Paid for education is a commodity. Here in the US, we actually have "schools" , where you send a check and they send a diploma. There are others that handout badly printed syllabuses along with the diploma...

    We also have free "Public Education" here in the states which is paid from taxes of the citizenry. So it is free to the students. It used to be a fairly good education.... but, now days, as the joke goes... it is worth just what the student paid for it... nothing. However, it is free daily childcare for children.... if you include the pre-schoolers, from 2 to 16 years old. If the little ankle biters learn a little something, all the more the better.

    So, my analysis.

    Everyone who can has the responsibility to be a fully functional adult. Everyone who can has a native curiosity about his environment and how things around him work or do what they do or are they edible...
    etc., etc. Education is simply an organized methodology of information that societies present to help it's citizenry acquire the knowledge (aka the processing of information into understanding) to become fully functional adults and continue the society.

    Not a right.... it's a responsibility for societies to provide education. And if it is a paid education, a refund is due for bad goods or services.
    • thumb
      Dec 5 2013: Mike, you run the risk of being dabbed as a bitter old man but I won't call you one! :) You seem to talk from your honest experiences and do not play lovey dovey. I like that.
      You know all the questions I ask may not have to be philosophy. I am paying through my nose for my son's education and presently feeling some empathy for Wasserkopf.
      • Dec 5 2013: Pabitra,

        I feel for you, 2 children went to very expensive schools.
      • thumb
        Dec 5 2013: Pabitra....
        Bitter old man? .... Cold.... it may be true, but that is beside the point.

        Seriously, I consider myself pragmatic.... only a little bit sour about all the weeping and gnashing of teeth for those who want someone to take care of them... like adults who live off the government teat or students who sit there and wait to be overwhelmed with knowledge and never open books.

        Like all parents, I helped my boys with their education too, they had to put in the school work for it. I taught them there is no free lunch. Reward is a function of effort. All those old clichés ...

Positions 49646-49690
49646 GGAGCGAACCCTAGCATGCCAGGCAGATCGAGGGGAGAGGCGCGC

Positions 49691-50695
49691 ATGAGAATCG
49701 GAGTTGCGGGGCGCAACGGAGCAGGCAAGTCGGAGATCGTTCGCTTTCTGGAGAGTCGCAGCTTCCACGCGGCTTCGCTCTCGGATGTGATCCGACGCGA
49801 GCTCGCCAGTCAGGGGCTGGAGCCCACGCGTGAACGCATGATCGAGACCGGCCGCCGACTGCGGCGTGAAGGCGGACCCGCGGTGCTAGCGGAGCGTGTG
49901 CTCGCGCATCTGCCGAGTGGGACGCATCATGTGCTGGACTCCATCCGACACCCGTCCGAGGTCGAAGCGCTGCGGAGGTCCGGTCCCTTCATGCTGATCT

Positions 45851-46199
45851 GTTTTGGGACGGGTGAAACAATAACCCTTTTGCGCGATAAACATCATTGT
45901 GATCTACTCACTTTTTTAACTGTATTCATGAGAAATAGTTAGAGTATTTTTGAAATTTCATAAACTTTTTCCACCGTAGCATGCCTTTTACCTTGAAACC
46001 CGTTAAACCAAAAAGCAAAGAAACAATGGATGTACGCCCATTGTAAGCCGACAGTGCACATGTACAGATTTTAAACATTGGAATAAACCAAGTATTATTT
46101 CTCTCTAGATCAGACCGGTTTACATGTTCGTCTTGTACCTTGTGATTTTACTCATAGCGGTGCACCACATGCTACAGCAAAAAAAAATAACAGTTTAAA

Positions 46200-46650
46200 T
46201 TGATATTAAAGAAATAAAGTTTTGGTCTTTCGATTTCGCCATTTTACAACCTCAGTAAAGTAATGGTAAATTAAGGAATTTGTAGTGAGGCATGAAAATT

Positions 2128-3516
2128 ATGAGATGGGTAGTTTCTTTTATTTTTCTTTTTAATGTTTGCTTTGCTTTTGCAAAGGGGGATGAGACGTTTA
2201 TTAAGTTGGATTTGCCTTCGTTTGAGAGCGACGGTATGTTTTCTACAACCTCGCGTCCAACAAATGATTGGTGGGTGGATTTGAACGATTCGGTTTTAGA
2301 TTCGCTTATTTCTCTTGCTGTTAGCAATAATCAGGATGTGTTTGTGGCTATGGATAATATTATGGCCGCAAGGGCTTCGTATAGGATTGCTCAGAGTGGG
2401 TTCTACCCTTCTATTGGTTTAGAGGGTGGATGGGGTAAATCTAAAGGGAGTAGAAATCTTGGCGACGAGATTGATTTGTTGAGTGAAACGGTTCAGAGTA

You'd wonder if they are still speaking to me... surprisingly, they do.
        • thumb
          Dec 8 2013: I can guess as much Mike. I am old school too.
          'sit there and wait to be overwhelmed with knowledge and never open books.' Apt, because I find information pouring in these days from vertical rather than horizontal.
          It is though provoking when you say Education is a responsibility for societies. But it may be quite a different scene when society allows it to be sold (at quite high prices) just like any other product.
          Imagine a society where people live under 2 dollars a day and schools shut doors to people who refuse to pay a 50 dollar per month tuition. Is that a responsible act?
      • thumb
        Dec 8 2013: Pabitra,
        I see society as the bunch of people, it's a title.
        If that bunch of people allow/vote for such a school system, there you are.
        But,
        I have seen such where children could not/where not/etc. attend schools found alternatives.
        Could the economically deprived band together, finance one bright child to the school and have that child come back and teach the other children... a home school?
        What am I saying. Economic depravation doesn't mean mental depravation, I am sure in the poorest of neighborhood, there are people who can plan, organize, and accomplish.
        Sometimes, it is just a matter of someone turning on the lights...

        My son, the historian, tells me that when people have banded together.... democracies...
        most often that group degrades onto the lowest level of morality and intelligence... He calls it a group mind thing. He is a little cynical... he gets it from me.
        My knowledge of India is limited to having a co-worker from a town south of (Mumbai? sp.)
        He has led me to believe that there is still a cultural... bias that could be an influence in the $2 per day citizens getting education for their children. Even so, I am still betting that someone in that society can figure out a way... the power of determined individuals never ceases to amaze me.
        • thumb
          Dec 8 2013: I don't think your son or you are cynical. :)